Sunday, February 6, 2011

New Orleans

We left our soggy spot at Caswell Springs UMC in Moss Point, MS about 7:30 AM on Friday.  There was a break in the rain so we decided to hitch up and go.  We drove the Roadrunner over from the RV spaces to the big parking lot and hooked up.  It was nice of our NOMADS friends to come over in the drizzle and say goodbye again with some hugs and handshakes.

Then we were off.  It was an easy drive to the Louisiana border where we stopped at the Visitor Center. We talked with Gwen who was very helpful and gave us information, maps and brochures so that we could develop a plan for our add on trip to see New Orleans.  We were originally planning to drive to Houston but ice storms made us think twice and we stayed away, not wanting to take that risk.

We found a decent campground in Slidell, LA.  It is only 30 miles from New Orleans so we figured we would park the coach there and just drive the Honda in to New Orleans.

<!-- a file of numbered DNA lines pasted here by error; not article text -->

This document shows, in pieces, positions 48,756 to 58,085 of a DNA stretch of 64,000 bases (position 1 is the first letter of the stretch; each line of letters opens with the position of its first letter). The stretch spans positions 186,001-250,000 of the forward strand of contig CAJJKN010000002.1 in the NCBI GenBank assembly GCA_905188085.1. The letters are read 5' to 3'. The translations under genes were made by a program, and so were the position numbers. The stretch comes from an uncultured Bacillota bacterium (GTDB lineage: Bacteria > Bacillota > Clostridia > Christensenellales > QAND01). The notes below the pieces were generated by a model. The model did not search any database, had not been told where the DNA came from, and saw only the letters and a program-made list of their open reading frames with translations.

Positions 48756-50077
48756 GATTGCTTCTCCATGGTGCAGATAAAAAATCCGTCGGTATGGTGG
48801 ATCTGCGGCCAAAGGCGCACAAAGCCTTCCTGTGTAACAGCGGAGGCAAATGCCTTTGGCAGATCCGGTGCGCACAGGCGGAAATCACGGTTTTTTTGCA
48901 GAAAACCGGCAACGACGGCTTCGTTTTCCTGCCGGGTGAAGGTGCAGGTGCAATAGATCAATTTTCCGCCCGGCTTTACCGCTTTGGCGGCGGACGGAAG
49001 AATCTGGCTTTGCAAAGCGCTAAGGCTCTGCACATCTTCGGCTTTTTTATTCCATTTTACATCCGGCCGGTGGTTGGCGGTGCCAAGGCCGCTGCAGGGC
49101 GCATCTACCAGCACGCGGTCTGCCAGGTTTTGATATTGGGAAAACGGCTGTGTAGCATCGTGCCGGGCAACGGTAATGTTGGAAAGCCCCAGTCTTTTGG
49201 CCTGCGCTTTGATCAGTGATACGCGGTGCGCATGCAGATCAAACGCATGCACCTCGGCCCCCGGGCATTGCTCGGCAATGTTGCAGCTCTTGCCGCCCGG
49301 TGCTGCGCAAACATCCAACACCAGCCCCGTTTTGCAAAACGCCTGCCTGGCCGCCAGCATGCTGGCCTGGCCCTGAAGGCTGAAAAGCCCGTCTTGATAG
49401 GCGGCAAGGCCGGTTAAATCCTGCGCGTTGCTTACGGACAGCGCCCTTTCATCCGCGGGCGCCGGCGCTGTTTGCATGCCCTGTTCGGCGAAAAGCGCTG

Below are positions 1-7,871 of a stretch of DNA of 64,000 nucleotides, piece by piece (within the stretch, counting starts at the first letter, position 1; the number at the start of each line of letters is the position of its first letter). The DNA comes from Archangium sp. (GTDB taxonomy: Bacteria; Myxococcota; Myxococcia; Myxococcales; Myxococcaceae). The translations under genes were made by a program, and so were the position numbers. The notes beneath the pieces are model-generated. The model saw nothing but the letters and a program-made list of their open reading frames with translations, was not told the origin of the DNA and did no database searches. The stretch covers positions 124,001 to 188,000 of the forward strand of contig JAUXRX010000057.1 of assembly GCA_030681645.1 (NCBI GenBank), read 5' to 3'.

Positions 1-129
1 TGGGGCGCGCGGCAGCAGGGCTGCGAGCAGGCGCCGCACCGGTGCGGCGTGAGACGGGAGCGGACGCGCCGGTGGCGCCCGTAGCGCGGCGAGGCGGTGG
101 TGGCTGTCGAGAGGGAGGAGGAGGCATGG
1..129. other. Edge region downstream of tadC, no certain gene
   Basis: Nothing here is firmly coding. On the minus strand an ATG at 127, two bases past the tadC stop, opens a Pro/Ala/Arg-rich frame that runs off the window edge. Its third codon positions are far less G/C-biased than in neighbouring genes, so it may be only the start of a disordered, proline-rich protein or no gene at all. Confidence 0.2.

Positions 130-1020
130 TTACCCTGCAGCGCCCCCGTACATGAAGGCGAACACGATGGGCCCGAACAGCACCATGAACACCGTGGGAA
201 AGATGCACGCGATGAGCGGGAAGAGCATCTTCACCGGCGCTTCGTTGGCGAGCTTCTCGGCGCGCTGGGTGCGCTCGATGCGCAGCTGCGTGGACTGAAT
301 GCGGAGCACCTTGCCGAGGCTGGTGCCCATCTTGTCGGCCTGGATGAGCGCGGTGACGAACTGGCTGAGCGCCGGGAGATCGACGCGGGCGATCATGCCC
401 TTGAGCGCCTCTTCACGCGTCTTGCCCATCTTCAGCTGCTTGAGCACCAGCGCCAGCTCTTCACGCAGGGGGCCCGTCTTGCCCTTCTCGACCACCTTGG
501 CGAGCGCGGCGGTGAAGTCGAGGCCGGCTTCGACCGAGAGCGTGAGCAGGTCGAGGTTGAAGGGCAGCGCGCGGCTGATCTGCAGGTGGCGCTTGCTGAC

Instead of continuing west on I-12, we headed south on I-10 a few miles and took the exit for Slidell, LA.

The campground lost 1500 trees in Katrina.  The campsites were small but adequate.
I took a couple of pictures when we arrived and some more the next day when the sun came out.

We got set up and drove into New Orleans.  Our plan was to find some lunch, see the World War II museum, and take a windshield tour of Bourbon Street and the French Quarter.  And that is what we did.
We decided to eat lunch in the museum restaurant (The American Sector) and it was a great choice!
We had a great waitress, enjoyed the atmosphere and had a terrific bowl of gumbo and a shrimp poboy sandwich.
After lunch we walked around the building and went to the Victory Theater to see the Tom Hanks -produced-movie "Beyond All Boundaries".  It is a 30 minute documentary and has footage of the war on two fronts:  Europe and the Pacific.  It notes that 65 million people died and is a very good history lesson.
The museum was created with the support and interest of some famous people: Dr. Stephen Ambrose, Tom Hanks and Steven Spielberg.  The museum is really two buildings which cover over 70,000 sq feet of interesting displays and information.  It was very very well done and worth seeing.